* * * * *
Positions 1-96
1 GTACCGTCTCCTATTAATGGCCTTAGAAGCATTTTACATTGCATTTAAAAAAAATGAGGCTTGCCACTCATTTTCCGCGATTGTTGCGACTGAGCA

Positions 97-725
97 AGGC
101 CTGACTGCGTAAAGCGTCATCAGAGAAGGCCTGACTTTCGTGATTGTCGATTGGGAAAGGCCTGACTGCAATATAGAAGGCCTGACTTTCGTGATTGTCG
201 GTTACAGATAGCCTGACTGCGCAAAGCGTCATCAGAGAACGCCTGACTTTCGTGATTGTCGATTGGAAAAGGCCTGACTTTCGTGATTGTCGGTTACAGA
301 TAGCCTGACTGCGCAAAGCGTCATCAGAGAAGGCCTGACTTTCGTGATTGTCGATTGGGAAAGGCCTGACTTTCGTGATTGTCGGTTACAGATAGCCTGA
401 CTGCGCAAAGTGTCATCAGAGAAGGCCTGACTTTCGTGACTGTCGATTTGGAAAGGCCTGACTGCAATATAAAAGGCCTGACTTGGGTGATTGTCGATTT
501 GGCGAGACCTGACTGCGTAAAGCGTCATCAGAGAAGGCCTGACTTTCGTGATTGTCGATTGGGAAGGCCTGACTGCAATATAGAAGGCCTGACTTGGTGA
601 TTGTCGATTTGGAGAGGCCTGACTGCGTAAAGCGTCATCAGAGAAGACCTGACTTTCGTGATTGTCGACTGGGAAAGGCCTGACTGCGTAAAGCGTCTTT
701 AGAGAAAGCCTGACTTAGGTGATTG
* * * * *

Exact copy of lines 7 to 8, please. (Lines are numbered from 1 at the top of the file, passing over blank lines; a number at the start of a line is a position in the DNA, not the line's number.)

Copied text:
301 TAGCCTGACTGCGCAAAGCGTCATCAGAGAAGGCCTGACTTTCGTGATTGTCGATTGGGAAAGGCCTGACTTTCGTGATTGTCGGTTACAGATAGCCTGA
401 CTGCGCAAAGTGTCATCAGAGAAGGCCTGACTTTCGTGACTGTCGATTTGGAAAGGCCTGACTGCAATATAAAAGGCCTGACTTGGGTGATTGTCGATTT